Posted by Alythea
Welcome, everyone. I’m Lisa Schneier, member of the Board of Directors of Critical Explorers, and I want to welcome you on behalf of the Board and to say how thrilled we are to see you all here.
I’m very proud to be a part of this gathering – to enter with you into this remarkable moment that is both a culmination and a beginning. We’ve called this a “launch” party, and I think that metaphor works because what we’re launching is a vessel, a structure that has been carefully and lovingly created over the last several years as a means of carrying further into the world the work that is important to so many of us. The vessel here is the organization that we’ve called Critical Explorers, and it includes the website that is now live and available, and to which you’ll be introduced today. Critical Explorers has been built to conform to the integrity of the work that it carries. In a new form, it carries into this present moment a history that holds great significance for the field of education. It takes its name and its foundation from the approach to teaching and learning developed by Eleanor Duckworth, called Critical Exploration in the Classroom. This approach, developed by Eleanor over her fifty years of work in education, is informed by deep investigation into the nature of learning. The orientation toward teaching that Critical Exploration carries out is shaped by core convictions about what it is – what it can be – to learn. I want to highlight briefly this history of Eleanor’s work in order to embrace the fullness of what we celebrate here today, and also as an attempt to reveal the foundation of Critical Explorers.
Eleanor’s work has its theoretical roots in the work of Jean Piaget and particularly in his idea of “assimilation” – the idea that a person takes in – gives meaning to – aspects of the world through his or her own action. Piaget’s theory is often misunderstood to be primarily composed of a set of static stages of intellectual development. But what comes through most powerfully in reading his work directly, or in being guided through it by Eleanor, is the dynamism –the action – of the learner, the intricate, incremental transitions of a mind at work as a person develops knowledge. One act of understanding leads into another and that into another, act upon act upon act, each movement both a completion of what came before and an opening to something new. Reading Piaget, we are shown above all that the mind is alive. Learning is not a matter of appending pre-made ideas to a living being; rather, it is a series of acts of creation on the part of the learner.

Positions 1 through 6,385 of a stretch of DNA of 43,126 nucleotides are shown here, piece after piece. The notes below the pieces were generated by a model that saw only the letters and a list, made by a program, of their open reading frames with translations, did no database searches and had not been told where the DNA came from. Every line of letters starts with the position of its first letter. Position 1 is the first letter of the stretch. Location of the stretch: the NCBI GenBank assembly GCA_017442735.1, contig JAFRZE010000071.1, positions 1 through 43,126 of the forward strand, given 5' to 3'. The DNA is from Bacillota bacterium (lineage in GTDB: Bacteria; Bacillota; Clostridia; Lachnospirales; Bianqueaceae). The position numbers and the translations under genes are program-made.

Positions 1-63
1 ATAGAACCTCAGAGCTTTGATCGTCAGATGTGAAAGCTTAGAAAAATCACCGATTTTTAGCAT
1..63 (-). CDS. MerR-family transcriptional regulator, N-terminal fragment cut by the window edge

There are beautiful examples of this throughout Eleanor’s writing – examples of learners in the act of learning. I wish I had time to take you through one of these, but instead I’ll refer you to her signature book, “The Having of Wonderful Ideas” and Other Essays on Teaching and Learning. I’ll point you to the chapter titled, “Structures, Continuity, and Other People’s Minds” for an example taken from Piaget, in which Eleanor guides us through Piaget’s observations of his baby daughter, Lucienne, as she learns to coordinate her ability to see objects with her ability to grasp them with her hands. Throughout the book are similarly intriguing examples from Eleanor’s own work of learners of a wide range of ages and subject areas, each example portraying the integrity of a mind within its own process of growth.